We recognise that this time of year can be challenging for those who have lost loved ones or facing unexpected changes due to road trauma.
There is no right or wrong way to cope or to do Christmas. At Christmas time, we can expect ourselves to be happy and engage in our usual traditions, such as meals with family.
After a big event, like a road crash, familiar things can feel changed. Therefore, Christmas might still have moments of happiness, and now it might also have sadness or reminders of how your life is different after the crash.
We can’t magically put our memories and feelings on hold just because it is Christmas, so if you can, listen to what you need on the day and give yourself permission to not be ok.
Everyone has different needs, but here are some Self-Care Tips to alleviate your emotions:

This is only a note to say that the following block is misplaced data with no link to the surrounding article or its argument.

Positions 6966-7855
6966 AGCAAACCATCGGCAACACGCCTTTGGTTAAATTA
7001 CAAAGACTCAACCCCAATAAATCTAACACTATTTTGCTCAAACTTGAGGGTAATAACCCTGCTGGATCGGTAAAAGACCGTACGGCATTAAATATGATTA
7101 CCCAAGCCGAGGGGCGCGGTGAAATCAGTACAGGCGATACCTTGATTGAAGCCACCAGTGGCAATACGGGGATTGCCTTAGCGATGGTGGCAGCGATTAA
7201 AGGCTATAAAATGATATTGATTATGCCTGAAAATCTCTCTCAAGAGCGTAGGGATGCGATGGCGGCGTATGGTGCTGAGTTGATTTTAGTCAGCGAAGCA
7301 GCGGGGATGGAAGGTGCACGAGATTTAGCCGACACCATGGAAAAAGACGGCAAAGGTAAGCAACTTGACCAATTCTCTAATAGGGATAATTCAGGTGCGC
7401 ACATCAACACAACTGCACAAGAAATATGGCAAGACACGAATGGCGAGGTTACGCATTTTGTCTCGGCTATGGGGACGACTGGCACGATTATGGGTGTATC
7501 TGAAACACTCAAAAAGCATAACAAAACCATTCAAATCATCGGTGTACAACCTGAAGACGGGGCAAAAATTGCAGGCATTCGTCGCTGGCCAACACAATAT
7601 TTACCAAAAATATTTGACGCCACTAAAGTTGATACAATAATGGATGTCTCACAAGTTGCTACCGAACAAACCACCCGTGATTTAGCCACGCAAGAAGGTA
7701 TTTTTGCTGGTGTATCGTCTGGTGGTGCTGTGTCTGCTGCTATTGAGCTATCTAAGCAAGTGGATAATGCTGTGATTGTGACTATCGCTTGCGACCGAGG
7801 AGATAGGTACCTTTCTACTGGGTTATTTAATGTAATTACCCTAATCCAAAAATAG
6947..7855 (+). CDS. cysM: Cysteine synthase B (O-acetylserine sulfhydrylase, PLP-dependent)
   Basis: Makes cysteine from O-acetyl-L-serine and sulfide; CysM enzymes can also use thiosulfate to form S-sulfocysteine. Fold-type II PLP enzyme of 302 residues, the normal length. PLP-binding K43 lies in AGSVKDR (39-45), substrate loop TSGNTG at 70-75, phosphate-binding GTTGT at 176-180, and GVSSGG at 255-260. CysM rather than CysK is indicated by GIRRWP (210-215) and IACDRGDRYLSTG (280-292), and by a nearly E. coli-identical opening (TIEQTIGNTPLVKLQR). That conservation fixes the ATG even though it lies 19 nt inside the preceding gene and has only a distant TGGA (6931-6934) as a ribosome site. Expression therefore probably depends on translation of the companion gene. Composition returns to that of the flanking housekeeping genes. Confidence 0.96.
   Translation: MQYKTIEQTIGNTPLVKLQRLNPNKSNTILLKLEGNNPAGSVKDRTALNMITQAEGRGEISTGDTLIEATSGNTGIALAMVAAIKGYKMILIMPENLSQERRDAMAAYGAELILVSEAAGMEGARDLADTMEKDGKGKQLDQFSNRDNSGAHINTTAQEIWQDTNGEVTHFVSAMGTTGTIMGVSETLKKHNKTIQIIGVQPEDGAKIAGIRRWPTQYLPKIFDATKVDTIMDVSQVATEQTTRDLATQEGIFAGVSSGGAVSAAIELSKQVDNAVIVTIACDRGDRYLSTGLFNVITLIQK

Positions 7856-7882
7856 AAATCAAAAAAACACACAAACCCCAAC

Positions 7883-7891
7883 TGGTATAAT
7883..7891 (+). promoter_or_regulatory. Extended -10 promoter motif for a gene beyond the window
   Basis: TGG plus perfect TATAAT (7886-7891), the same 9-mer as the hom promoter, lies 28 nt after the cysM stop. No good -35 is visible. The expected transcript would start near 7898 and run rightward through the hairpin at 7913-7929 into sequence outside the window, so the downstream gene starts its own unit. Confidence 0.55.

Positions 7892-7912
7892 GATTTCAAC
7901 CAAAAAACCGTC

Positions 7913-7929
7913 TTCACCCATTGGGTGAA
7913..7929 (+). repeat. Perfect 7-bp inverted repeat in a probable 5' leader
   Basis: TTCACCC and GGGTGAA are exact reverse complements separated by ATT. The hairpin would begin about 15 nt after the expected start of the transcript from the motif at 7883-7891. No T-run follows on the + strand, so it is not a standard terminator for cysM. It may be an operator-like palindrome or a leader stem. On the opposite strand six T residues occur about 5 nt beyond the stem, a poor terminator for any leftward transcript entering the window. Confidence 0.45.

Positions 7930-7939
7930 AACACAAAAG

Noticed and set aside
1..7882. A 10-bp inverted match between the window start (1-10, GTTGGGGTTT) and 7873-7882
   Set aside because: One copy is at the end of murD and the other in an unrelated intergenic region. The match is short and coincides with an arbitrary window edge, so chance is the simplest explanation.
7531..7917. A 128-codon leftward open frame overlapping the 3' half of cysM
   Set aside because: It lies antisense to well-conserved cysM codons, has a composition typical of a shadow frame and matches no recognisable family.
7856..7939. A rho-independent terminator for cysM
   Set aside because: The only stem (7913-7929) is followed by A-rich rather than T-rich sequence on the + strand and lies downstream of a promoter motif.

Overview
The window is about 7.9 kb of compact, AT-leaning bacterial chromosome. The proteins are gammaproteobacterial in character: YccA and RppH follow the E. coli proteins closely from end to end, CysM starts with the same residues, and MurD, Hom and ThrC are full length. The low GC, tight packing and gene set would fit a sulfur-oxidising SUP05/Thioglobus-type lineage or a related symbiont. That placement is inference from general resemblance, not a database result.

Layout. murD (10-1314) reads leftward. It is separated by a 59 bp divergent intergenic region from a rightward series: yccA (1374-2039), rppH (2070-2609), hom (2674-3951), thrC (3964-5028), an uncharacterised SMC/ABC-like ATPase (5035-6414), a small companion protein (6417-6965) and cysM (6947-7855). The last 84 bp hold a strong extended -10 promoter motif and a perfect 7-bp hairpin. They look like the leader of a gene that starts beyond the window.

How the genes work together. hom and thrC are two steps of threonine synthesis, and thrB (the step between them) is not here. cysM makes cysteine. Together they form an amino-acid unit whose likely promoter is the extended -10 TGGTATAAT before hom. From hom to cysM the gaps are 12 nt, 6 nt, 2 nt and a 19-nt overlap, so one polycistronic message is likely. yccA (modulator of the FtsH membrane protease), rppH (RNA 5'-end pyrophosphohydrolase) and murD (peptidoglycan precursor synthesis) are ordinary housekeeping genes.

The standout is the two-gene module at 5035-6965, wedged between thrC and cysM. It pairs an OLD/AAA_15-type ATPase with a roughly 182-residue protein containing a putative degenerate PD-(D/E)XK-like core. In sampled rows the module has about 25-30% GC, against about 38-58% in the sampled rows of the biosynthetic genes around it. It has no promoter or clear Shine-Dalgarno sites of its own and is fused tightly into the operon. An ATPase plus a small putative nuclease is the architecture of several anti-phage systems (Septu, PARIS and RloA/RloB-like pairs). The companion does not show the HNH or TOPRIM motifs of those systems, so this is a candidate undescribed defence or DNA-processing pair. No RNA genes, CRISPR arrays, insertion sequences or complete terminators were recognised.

- Take some time out. It might be to cry, to reminisce, or just to have some space.
- Only participate in things that you want to do. Limit your responsibilities.
- Talk to someone who will be validating and listen to you.
- Allow yourself to get caught up in distractions and things you enjoy doing.
- All things in moderation: even things that are not typically “healthy” coping strategies, can be ok if they are just to get us through one day. E.g. avoiding things we can’t face right now, comfort eating, that extra beer or glass of wine (responsibly of course).
We hope you find support and solace through family, friends, and in sharing of traditions, rituals and memories.
Our fact sheet on Coping with Grief During Special Occasions and Anniversaries provides some keys to assist you to support yourself or someone who is grieving during these times.
Please note our offices will be closed from COB on Friday 24th December and will reopen Tuesday, 4th January 2022. If you require immediate support during this time, contact Lifeline on 13 11 14.